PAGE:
Clients under 18 years of age who are not emancipated and their parents should be aware that the law may allow parents to examine their child’s treatment records unless the therapist decides that such access is likely to injure the child, or the parent and the therapist agree otherwise.  Because privacy in psychotherapy is often crucial to successful progress, particularly with teenagers, a therapist may sometimes request an agreement from parents that they consent to give up their access to their child’s records. If the parents agree to such an arrangement during treatment, the therapist will provide them only with general information about the progress of the child’s treatment, and his/her attendance at scheduled sessions, and with a summary of their child’s treatment when requested.  Any other communication would require the child’s Authorization unless the therapist feels that the child is in danger or is a danger to someone else.   In such instances, the therapist would notify the parents of such concern.


You will be expected to pay for each session at the time it is held, unless you and the therapist agree otherwise or unless you have insurance coverage that requires another arrangement. Payment schedules for other professional services will be agreed to when they are requested. In circumstances of unusual financial hardship, the therapist may be willing to negotiate a fee adjustment or payment installment plan.

If your account has not been paid for more than 90 days and arrangements for payment have not been agreed upon, some therapists utilize the option of using legal means to secure the payment. This may involve hiring a collection agency or going through small claims court which will requires the therapist to disclose otherwise confidential information. In most collection situations, the only information released regarding a client’s treatment is his/her name, the nature of services provided, and the amount due.


In order to set realistic treatment goals and priorities, it is important to evaluate what resources you have available to pay for your treatment. If you have a health insurance policy, it will usually provide some coverage for mental health treatment. The therapist often provides you with assistance in helping you receive the benefits to which you are entitled; however, you (not your insurance company) are responsible for full payment of fees. It is very important that you find out exactly what mental health services your insurance policy covers.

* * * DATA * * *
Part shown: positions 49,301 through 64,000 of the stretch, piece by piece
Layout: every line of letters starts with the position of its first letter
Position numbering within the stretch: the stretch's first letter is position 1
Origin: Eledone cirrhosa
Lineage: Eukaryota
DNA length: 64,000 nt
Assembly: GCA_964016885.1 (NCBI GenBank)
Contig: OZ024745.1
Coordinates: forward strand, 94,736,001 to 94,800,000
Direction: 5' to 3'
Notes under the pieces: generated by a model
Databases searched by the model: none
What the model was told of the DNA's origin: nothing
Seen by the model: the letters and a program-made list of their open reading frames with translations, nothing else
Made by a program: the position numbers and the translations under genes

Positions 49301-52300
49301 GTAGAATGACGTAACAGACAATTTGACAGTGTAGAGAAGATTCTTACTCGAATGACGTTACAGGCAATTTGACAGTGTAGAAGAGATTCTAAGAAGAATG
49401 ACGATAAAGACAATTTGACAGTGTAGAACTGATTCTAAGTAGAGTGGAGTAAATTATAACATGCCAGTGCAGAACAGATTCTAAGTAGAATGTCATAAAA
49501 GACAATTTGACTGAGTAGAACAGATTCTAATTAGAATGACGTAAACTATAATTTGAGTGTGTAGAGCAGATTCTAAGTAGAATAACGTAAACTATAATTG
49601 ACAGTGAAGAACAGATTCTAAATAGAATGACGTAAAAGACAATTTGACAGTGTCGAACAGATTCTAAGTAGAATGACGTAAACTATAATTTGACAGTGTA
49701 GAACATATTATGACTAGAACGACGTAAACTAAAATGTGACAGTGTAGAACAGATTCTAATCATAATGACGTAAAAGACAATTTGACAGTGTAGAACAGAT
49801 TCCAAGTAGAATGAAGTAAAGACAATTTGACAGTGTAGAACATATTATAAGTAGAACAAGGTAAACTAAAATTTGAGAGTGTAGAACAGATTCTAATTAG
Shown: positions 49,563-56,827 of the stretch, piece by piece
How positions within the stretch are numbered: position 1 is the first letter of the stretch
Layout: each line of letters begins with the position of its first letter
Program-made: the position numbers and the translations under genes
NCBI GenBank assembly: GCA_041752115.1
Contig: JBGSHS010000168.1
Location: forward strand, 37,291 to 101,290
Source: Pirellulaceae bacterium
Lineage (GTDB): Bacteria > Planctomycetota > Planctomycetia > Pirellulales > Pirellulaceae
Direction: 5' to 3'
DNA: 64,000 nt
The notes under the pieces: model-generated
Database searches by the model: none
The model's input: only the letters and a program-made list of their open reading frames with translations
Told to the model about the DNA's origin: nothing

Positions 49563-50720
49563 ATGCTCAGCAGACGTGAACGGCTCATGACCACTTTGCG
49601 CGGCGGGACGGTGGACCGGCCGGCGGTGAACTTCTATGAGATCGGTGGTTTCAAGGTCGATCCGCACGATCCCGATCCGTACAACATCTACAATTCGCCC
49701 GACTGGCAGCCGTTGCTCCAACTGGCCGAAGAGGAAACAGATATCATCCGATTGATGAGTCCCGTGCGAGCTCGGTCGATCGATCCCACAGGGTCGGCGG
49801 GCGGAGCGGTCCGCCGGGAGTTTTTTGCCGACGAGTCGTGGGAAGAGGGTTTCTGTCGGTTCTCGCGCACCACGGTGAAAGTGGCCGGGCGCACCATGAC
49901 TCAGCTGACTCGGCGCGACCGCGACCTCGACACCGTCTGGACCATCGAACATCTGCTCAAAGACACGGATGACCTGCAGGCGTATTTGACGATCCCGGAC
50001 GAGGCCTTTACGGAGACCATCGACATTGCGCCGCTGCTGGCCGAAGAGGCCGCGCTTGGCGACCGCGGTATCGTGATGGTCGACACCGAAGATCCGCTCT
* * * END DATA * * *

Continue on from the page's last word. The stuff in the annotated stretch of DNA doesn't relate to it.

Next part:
You should carefully read the section in your insurance coverage booklet that describes mental health services. If you have questions about the coverage, call your plan administrator.

Due to the rising costs of health care, insurance benefits have increasingly become more complex. It is sometimes difficult to determine exactly how much mental health coverage is available. "Managed Health Care" plans such as HMOs and PPOs often require authorization before they provide reimbursement for mental health services. These plans are often limited to short-term treatment approaches designed to work out specific problems that interfere with a person’s usual level of functioning. It may be necessary to seek approval for more therapy after a certain number of sessions.

While much can be accomplished in short-term therapy, some clients feel that they need more services after insurance benefits end. Some managed-care plans will not allow the therapist to provide services to you once your benefits end.

You should also be aware that your contract with your health insurance company requires that the therapist provide it with information relevant to the services provided to you. Often this includes a clinical diagnosis. Sometimes the therapist is required to provide additional clinical information such as treatment plans or summaries, or copies of your entire Clinical Record. In such situations, you may request the therapist supply only the minimum information about you that is necessary for the purpose requested.

This information will become part of the insurance company files and will probably be stored in a computer. Though all insurance companies claim to keep such information confidential, the therapist has no control over what they do with it once it is in their hands. In some cases, they may share the information with a national medical information databank. You always have the right to pay for psychological services yourself to avoid the problems described above in relationship to insurance companies.